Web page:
One day after leaving the State Department, Ambassador John Negroponte ’60 announced Wednesday that he would join Yale’s faculty in the fall of 2009.

Negroponte, who until Tuesday served as deputy secretary of state and was the country’s first director of national intelligence between 2005 and 2007, will spend at least three years at Yale as a lecturer and senior research fellow. In that time, he will co-teach the Studies in Grand Strategy seminar and will also teach an undergraduate and graduate course in international studies and international relations.

“Now that I’ve retired from my government post, I would like to share some of the perspectives and experiences that I’ve picked up in 44 years of government,” Negroponte said in a phone interview with the News. “I’ve always been attracted to the idea of teaching about diplomacy and national security policy, and this is a great opportunity for me and hopefully for my students.”

Negroponte said he will start off co-teaching Grand Strategy in the fall semester, and will also teach a class of his own beginning in the spring. He will travel to Yale once a week, spending the rest of his time in Washington, D.C., where he will work as vice chairman of McLarty Associates, a global consulting firm.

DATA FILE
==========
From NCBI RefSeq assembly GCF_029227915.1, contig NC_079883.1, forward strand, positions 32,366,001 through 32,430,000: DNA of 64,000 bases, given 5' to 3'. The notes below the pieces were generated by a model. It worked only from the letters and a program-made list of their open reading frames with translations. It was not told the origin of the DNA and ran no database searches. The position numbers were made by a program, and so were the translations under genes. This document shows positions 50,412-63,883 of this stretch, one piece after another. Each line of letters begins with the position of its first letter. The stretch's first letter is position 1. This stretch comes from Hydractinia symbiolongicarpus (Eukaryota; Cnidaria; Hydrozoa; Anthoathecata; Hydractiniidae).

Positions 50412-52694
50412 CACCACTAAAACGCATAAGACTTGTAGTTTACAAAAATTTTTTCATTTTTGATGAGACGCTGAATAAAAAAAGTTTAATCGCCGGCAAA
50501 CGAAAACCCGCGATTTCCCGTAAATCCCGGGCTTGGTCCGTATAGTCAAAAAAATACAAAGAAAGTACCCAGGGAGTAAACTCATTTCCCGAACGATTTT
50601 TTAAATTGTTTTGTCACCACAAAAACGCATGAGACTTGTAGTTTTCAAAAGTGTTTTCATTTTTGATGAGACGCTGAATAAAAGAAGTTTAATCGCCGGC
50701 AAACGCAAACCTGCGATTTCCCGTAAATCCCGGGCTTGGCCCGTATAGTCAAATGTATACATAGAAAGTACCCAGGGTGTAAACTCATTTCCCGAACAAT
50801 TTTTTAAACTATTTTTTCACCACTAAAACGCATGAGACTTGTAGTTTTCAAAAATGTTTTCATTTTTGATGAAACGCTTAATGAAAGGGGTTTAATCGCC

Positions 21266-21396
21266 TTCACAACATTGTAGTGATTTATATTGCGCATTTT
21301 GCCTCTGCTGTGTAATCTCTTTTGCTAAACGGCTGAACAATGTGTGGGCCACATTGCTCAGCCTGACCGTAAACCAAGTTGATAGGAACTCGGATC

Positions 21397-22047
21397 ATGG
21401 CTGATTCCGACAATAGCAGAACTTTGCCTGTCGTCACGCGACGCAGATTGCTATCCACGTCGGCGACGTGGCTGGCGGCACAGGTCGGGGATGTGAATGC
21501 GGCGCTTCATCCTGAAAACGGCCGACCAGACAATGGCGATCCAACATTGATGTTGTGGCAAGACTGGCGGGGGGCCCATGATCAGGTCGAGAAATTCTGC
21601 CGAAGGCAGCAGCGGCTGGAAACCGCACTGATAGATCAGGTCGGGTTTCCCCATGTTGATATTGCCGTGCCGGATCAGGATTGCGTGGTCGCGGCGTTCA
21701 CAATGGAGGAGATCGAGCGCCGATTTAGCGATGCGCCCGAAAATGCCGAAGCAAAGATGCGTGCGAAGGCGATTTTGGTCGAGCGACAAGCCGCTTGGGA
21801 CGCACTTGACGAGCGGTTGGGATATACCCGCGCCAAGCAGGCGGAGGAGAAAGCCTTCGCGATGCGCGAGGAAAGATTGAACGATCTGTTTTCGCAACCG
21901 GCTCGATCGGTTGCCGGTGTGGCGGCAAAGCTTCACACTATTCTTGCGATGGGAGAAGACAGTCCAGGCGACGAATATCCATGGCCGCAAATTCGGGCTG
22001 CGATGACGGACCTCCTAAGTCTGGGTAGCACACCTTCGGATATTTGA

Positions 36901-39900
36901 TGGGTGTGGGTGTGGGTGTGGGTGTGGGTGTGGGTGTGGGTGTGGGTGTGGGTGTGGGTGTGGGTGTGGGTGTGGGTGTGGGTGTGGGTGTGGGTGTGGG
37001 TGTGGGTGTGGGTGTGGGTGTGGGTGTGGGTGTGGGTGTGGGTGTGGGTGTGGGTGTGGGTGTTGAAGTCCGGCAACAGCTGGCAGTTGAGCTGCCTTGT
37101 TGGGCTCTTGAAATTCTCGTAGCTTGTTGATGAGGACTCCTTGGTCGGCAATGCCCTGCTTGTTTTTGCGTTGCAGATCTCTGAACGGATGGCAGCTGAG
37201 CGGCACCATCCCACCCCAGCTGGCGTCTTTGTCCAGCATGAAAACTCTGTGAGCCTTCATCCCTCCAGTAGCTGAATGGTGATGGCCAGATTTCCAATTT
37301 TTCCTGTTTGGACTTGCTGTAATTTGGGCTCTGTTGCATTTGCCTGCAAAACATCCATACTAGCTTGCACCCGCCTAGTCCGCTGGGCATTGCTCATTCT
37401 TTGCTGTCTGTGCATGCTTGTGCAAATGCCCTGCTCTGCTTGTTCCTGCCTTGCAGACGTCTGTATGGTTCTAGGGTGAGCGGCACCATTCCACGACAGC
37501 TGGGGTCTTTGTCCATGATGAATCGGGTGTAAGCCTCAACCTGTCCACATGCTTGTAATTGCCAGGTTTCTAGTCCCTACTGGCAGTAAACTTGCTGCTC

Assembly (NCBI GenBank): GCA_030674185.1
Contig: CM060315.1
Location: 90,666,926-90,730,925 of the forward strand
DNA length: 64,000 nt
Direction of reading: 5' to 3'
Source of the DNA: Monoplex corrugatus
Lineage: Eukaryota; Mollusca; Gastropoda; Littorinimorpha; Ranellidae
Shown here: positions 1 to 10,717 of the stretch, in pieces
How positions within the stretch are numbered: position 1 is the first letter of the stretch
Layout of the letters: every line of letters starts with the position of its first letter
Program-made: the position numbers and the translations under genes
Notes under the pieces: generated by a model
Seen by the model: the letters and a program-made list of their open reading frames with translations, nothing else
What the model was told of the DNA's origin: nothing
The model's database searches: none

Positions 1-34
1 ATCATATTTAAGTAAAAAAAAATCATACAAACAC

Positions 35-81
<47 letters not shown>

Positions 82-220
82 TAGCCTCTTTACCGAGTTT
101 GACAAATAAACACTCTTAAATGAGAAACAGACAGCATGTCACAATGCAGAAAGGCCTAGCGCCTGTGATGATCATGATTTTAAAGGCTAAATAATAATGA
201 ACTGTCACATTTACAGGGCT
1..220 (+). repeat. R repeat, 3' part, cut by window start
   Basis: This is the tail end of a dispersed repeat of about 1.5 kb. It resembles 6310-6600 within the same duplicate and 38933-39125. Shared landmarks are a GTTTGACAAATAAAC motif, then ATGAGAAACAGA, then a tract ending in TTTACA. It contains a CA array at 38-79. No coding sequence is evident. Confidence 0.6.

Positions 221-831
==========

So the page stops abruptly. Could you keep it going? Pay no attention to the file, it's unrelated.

John Gaddis, director of the Brady-Johnson Program in Grand Strategy, said Negroponte brings a lifetime of experience that will benefit his students at Yale.

“Look at the number of jobs he’s held,” Gaddis said. “It’s quite remarkable. One of the things we’ve been trying to do in the Grand Strategy program is to bring more practitioners to campus, and we’re very fortunate to have landed him.”

Indeed, the 69-year-old Negroponte is nothing if not a diplomatic practitioner. Since graduating from Yale, where he was affiliated with Davenport College, Negroponte has devoted nearly five decades of his career to foreign service. He has served as the United States permanent representative to the United Nations as well as ambassador to four countries — Honduras, Mexico, the Philippinies and Iraq — and was an important adviser to President George W. Bush ’68.

Negroponte will now become the Brady-Johnson distinguished senior research fellow in Grand Strategy and lecturer in international affairs at the MacMillan Center for International and Area Studies, according to a University statement.

Ted Wittenstein ’04, who served as an aide to Negroponte when he was both director of national intelligence and deputy secretary of state, said the ambassador would serve as an exemplar of public service to Yale students.

“He’s certainly imbued in me a real commitment to my country and to the importance of serving my country,” said Wittenstein, himself an alumnus of the Grand Strategy program. “He’s someone who’s held real leadership positions in Washington and all around the world and he’ll be a great addition to the team.”

Negroponte said he previously taught a seminar on scientific technology and diplomacy at Georgetown University when he was serving as assistant secretary of state for the Bureau of Oceans and International Environmental and Scientific Affairs in the late 1980s.